March 16th, 2010 @ 3:04 am

    Thanks for visiting my blog!

    I have all my books catalogued in my computer in Excel. It makes it easier for me to keep track of exactly what I have and haven’t read (I own about 1200 books). Anything that is highlighted in blue I haven’t read! I was curious after reading your post to see how many are blue…turns out I own about 300 I haven’t read. EEK!

    But, the good news is I am limiting my book acquiring because we simply don’t have the room to store more books. It is really hard to stop, but I’m doing much better than I was!

    I love Ian McEwan, but I haven’t read the title you listed. Can’t wait to see your review!

  6. kiss a cloud
    March 16th, 2010 @ 4:53 am

    Have not read any of the above but want to: Heliopolis and Suite Francaise!

  7. Michelle
    March 16th, 2010 @ 7:44 am

    I’ve got the same copy of The Bloody Chamber, which is the only Angela Carter I own at the moment. So I guess we’ll be reading the same book come next month. =)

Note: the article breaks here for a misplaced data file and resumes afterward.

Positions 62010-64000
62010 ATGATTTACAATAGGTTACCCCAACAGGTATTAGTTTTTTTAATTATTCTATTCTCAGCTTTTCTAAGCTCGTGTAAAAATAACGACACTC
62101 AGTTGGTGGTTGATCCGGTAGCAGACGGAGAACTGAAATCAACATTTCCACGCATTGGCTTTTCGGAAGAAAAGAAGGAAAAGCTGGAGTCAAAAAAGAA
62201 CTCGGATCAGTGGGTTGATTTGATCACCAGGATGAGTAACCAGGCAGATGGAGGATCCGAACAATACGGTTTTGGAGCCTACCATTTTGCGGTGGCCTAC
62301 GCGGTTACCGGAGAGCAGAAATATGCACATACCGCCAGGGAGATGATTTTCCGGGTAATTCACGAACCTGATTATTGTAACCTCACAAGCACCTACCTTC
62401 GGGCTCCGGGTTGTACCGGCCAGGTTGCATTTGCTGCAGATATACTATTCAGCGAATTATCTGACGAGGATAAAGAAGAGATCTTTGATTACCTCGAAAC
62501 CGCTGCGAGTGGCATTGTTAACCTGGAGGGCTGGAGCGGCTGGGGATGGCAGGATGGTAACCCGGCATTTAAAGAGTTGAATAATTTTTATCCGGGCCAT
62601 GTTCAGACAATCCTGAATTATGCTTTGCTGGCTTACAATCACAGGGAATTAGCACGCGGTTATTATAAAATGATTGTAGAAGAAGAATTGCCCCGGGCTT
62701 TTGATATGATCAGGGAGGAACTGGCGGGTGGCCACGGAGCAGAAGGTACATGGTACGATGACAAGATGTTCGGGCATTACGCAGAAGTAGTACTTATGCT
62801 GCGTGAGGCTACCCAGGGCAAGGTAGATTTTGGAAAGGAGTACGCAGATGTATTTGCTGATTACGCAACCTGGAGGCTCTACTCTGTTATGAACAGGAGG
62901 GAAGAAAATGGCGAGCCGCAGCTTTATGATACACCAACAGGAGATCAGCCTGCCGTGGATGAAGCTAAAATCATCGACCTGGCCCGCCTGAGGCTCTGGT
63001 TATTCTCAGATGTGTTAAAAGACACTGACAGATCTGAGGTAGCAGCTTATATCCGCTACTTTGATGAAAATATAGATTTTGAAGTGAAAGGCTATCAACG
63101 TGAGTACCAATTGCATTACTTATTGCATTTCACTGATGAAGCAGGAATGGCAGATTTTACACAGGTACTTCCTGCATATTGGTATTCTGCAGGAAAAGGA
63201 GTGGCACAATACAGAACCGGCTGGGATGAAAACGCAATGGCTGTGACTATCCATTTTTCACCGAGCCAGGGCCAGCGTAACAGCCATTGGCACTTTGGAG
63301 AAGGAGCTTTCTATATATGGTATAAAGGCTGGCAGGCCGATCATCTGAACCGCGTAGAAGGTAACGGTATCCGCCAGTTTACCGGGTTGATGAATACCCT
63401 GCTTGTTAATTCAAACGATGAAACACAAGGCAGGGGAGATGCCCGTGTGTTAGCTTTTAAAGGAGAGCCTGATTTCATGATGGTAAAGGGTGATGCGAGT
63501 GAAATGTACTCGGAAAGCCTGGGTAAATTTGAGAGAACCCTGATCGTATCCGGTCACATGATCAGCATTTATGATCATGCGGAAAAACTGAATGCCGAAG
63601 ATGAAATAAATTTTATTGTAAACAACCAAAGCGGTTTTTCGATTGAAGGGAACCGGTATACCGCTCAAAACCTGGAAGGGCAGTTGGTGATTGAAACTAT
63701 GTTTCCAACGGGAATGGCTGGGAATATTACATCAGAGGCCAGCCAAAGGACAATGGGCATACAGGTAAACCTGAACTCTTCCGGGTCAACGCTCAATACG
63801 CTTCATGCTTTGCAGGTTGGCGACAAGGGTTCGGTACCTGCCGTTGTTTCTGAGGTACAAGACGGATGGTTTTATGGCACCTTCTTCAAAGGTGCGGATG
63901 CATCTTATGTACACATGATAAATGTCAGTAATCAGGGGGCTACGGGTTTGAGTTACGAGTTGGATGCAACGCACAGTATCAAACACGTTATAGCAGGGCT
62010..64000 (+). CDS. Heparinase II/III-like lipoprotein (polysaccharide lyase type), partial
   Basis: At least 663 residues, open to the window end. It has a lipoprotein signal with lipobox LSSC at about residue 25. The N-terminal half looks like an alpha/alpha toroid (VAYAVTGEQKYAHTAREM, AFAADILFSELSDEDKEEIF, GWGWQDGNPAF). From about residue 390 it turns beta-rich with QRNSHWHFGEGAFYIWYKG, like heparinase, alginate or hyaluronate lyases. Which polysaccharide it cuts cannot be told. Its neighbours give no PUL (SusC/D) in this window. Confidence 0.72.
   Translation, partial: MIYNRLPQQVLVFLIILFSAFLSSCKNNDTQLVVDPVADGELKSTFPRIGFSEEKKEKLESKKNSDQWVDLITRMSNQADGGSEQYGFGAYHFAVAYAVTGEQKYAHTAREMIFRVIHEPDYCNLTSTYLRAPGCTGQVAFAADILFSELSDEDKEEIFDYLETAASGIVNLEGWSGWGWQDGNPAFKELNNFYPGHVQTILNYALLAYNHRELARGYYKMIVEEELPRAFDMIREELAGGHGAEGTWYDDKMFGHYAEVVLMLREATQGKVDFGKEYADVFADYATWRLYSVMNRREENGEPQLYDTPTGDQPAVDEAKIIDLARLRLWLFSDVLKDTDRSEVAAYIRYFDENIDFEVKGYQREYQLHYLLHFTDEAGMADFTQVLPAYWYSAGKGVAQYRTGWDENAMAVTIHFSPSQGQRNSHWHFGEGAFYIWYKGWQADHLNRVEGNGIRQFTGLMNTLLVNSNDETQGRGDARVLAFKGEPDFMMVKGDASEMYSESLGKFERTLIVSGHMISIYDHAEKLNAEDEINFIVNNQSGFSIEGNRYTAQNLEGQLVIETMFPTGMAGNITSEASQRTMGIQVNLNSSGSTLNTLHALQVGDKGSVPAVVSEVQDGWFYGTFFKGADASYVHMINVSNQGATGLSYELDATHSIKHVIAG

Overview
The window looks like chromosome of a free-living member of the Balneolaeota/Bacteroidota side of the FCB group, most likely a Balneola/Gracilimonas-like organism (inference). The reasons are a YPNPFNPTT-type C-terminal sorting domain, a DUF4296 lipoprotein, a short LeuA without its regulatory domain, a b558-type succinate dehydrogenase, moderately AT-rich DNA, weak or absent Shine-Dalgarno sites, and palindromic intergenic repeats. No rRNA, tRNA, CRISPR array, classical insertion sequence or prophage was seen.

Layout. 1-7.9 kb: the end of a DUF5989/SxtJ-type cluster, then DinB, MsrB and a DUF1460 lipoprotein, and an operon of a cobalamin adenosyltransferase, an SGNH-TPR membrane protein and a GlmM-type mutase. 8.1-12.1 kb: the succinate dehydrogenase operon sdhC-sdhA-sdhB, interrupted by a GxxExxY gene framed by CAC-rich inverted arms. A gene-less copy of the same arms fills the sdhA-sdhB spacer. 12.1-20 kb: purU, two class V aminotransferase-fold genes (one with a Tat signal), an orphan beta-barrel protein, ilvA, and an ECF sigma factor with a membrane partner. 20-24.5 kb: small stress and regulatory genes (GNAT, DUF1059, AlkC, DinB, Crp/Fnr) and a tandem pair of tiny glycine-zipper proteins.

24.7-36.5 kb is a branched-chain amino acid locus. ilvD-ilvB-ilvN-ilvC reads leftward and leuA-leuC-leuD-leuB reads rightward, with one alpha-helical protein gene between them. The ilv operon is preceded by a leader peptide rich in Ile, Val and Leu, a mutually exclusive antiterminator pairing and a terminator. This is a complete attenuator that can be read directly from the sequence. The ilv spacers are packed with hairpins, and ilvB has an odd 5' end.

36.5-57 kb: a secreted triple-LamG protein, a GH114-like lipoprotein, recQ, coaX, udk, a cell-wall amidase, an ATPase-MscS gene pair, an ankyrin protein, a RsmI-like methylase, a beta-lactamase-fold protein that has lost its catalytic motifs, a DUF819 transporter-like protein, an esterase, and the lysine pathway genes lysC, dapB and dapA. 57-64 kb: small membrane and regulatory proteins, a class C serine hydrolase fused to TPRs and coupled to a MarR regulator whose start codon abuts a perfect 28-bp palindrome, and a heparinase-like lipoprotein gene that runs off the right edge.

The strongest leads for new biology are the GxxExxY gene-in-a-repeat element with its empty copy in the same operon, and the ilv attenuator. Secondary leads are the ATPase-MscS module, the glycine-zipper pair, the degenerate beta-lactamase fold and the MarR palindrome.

And I completely hear you with the exponential growth of TBR piles.Worse still, I buy books and tell myself that I’ll get to them after I finish my library books, which just never happens because whenever I visit the library to return the books I’ve read, I eye something on the shelves and end up bringing home more to read. It’s a vicious cycle.

    Blogs with stellar reviews of books that appeal to me only feed the growth. I’m grateful for the blogs really, such as yours, but they make me cringe sometimes, when I realise I won’t ever manage to finish all the books I really want to read.

  8. Andreea
    March 16th, 2010 @ 1:55 pm

    Middlesex is on my wishlist. As a fellow book lover, I know how it is with buying books:) It’s like an addiction, but a good one:)

  9. Claire (Paperback Reader)
    March 16th, 2010 @ 10:23 pm

    I’m so pleased that the book arrived safely :) Don’t you just love my Angela Carter notepaper?! I hope that you enjoy the short stories; some of them are exceptional (I would love the experience of reading my favourites for the first time).